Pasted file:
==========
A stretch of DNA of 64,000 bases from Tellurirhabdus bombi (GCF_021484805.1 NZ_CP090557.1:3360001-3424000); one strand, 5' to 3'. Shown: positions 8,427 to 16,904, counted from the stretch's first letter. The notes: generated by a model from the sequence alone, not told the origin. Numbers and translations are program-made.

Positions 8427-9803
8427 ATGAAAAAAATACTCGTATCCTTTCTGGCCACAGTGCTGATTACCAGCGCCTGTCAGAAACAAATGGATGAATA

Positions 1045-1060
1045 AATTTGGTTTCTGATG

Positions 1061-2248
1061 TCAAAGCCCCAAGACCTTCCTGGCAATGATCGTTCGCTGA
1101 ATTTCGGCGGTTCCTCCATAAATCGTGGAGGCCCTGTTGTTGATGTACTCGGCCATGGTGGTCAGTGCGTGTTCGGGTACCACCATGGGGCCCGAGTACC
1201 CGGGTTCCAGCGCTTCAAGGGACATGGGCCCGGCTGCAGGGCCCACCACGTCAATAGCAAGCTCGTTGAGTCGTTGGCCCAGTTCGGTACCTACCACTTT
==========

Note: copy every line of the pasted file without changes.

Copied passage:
A stretch of DNA of 64,000 bases from Tellurirhabdus bombi (GCF_021484805.1 NZ_CP090557.1:3360001-3424000); one strand, 5' to 3'. Shown: positions 8,427 to 16,904, counted from the stretch's first letter. The notes: generated by a model from the sequence alone, not told the origin. Numbers and translations are program-made.

Positions 8427-9803
8427 ATGAAAAAAATACTCGTATCCTTTCTGGCCACAGTGCTGATTACCAGCGCCTGTCAGAAACAAATGGATGAATA

Positions 1045-1060
1045 AATTTGGTTTCTGATG

Positions 1061-2248
1061 TCAAAGCCCCAAGACCTTCCTGGCAATGATCGTTCGCTGA
1101 ATTTCGGCGGTTCCTCCATAAATCGTGGAGGCCCTGTTGTTGATGTACTCGGCCATGGTGGTCAGTGCGTGTTCGGGTACCACCATGGGGCCCGAGTACC
1201 CGGGTTCCAGCGCTTCAAGGGACATGGGCCCGGCTGCAGGGCCCACCACGTCAATAGCAAGCTCGTTGAGTCGTTGGCCCAGTTCGGTACCTACCACTTT